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Thread: Rainbow/dolly flies for Anchorage area

  1. #1
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    Default Rainbow/dolly flies for Anchorage area

    Hey everyone. I just got to start some actual fly fishing while on vacation in VA and I'd like to keep it going now that things are about to thaw out a bit. I'll be visiting a local shop as soon as I get back home (I'm still in VA) but I wanted to do a little research in the mean time. What I'd like to know is what sort of insect hatches are common in the Anchorage area and what flies should I look into for trout? I have a 5wt set-up. I'm still learning the basics so any other good info is appreciated. I won't ask for any secret fishing spots but are any local rivers fishable right now? Thanks for any help, and sorry if these questions are a bit repetitive!

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    Member cod's Avatar
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    Quote Originally Posted by TDent1 View Post
    Hey everyone. I just got to start some actual fly fishing while on vacation in VA and I'd like to keep it going now that things are about to thaw out a bit. I'll be visiting a local shop as soon as I get back home (I'm still in VA) but I wanted to do a little research in the mean time. What I'd like to know is what sort of insect hatches are common in the Anchorage area and what flies should I look into for trout? I have a 5wt set-up. I'm still learning the basics so any other good info is appreciated. I won't ask for any secret fishing spots but are any local rivers fishable right now? Thanks for any help, and sorry if these questions are a bit repetitive!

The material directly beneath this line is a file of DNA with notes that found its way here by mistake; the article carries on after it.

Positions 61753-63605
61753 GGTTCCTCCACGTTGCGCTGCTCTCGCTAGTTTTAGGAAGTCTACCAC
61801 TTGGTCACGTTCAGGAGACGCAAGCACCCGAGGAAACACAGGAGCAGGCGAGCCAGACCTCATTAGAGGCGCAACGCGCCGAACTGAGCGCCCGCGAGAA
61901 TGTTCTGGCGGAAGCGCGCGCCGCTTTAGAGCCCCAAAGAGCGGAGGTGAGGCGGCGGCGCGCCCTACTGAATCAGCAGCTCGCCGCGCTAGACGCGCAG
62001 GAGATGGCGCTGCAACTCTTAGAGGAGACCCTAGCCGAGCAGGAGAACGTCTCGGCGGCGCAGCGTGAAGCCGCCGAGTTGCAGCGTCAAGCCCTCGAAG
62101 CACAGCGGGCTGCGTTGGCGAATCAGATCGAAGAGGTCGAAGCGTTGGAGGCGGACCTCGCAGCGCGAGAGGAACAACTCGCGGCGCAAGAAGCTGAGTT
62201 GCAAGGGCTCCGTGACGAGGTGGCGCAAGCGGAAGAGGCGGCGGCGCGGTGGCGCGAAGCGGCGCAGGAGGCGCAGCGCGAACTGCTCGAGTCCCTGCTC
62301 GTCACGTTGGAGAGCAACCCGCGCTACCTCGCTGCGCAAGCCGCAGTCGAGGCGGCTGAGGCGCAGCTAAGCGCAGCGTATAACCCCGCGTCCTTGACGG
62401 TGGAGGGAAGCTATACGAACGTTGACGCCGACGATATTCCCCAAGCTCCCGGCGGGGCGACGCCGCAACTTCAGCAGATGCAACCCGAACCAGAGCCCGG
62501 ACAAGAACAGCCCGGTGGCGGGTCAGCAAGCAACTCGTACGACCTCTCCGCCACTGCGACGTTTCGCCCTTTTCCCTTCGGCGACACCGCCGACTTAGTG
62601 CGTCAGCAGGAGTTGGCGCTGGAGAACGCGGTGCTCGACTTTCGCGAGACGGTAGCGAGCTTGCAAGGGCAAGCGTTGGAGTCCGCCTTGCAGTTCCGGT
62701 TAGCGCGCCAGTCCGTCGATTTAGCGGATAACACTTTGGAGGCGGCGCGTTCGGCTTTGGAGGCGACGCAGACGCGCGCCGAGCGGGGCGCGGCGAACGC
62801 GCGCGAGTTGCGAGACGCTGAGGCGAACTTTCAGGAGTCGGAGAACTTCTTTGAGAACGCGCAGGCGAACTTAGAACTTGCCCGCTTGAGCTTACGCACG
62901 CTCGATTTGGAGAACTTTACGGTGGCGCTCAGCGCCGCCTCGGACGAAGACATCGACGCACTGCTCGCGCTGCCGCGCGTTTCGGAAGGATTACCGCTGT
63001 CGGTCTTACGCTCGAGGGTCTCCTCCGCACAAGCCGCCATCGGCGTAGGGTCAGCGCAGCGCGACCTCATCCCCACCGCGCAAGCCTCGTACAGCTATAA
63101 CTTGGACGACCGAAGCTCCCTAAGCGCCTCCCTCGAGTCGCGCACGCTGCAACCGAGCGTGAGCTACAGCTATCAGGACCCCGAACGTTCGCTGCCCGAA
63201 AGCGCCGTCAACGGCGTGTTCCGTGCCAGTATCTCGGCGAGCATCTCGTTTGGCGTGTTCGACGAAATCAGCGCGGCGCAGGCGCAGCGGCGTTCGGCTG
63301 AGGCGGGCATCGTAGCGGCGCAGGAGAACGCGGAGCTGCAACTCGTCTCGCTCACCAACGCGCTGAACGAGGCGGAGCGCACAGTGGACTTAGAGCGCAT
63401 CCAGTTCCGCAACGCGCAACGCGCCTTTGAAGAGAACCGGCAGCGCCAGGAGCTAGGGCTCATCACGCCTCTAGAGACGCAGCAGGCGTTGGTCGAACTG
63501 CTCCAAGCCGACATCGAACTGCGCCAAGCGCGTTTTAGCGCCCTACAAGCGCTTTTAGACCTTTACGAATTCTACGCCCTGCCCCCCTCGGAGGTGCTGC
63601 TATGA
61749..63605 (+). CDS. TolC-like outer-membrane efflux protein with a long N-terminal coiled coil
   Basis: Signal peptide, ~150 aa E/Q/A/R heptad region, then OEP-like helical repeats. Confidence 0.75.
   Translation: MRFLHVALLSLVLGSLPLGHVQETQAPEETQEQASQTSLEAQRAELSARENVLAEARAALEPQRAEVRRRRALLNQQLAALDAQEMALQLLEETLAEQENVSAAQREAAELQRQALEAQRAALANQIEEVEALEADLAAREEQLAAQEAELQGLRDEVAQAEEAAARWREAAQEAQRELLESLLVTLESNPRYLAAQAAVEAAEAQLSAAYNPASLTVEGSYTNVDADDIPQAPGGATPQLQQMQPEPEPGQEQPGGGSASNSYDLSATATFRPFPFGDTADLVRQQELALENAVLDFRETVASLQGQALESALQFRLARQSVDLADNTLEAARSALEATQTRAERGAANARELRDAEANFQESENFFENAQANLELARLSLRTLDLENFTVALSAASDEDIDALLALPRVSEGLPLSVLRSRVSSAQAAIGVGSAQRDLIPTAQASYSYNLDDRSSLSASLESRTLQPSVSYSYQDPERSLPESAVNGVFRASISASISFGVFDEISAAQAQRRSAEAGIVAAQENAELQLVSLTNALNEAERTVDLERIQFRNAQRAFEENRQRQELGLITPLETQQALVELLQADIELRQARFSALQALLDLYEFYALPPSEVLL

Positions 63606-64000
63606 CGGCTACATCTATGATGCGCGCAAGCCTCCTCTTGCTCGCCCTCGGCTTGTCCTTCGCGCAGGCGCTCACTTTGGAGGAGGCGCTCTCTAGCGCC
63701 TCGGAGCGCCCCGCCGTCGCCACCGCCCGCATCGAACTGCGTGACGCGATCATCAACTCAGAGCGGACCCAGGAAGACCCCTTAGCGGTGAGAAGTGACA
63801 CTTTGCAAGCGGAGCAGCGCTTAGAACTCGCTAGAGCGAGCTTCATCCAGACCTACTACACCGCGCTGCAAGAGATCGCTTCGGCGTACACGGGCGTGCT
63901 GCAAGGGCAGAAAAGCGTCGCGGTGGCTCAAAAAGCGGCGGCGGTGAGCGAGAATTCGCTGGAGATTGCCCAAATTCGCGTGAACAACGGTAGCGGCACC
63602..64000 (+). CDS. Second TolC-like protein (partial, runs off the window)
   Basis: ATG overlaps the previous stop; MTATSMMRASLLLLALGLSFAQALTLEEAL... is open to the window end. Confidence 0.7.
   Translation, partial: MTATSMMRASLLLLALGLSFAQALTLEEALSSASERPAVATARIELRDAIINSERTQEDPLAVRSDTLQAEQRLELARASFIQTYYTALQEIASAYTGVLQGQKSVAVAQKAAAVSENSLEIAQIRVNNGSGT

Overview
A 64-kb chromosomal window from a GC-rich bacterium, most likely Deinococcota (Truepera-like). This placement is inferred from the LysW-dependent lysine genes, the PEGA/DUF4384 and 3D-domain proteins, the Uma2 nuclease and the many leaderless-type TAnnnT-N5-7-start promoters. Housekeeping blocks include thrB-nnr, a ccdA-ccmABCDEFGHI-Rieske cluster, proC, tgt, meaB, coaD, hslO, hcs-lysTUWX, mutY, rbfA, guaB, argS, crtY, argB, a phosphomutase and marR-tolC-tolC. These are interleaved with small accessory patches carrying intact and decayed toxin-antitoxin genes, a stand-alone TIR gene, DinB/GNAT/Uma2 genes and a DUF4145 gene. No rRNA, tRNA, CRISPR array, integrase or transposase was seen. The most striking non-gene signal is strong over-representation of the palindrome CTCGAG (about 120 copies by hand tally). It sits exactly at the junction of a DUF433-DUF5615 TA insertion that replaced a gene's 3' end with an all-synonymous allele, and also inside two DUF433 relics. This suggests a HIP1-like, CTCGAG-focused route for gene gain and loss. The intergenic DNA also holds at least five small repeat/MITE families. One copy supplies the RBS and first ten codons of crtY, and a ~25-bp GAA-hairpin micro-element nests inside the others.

We have a flesh fly hatch and a plastic bead hatch that happens nearly all yr long. Check the regs for available rivers to fish.
    Your sarcasm is way, waaaayyyyyyyy more sarcastic than mine!

  3. #3

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    I've had great luck with an array of dry, nymph and streamer patterns. I'd sure stop by Mossy's and have a chat with him once you get back. The right folks are passing through his shop all the time.

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    I would like to know 3 things # 1 time of year you will be here # 2 Anchorage area DEFINE the AREA, local or travel #3 lakes or rivers ?
    it is a little different FLY'S on lakes or rivers ,

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    Thanks for the replies guys. I'm excited to check out Mossy's.

    Sid, to answer your questions I live here and would fish all year if possible. I live in Eagle River and I'd like to fish rivers mostly but will probably get some lake gear too. For now I don't want to travel too far. Just trying to learn the right techniques and get a feel for a new kind of fishing but I don't mind driving an hour or hour and a half away for day trips.

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    I second the recommendation to stop at Mossy's fly shop in Anchorage.. Great shop and great people. Will definitely give you good advice.
    If you are heading north from Eagle River stop in at Three Rivers fly shop in Wasilla. Also a good store that will share local wisdom and recommendations.


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    Member theultrarider's Avatar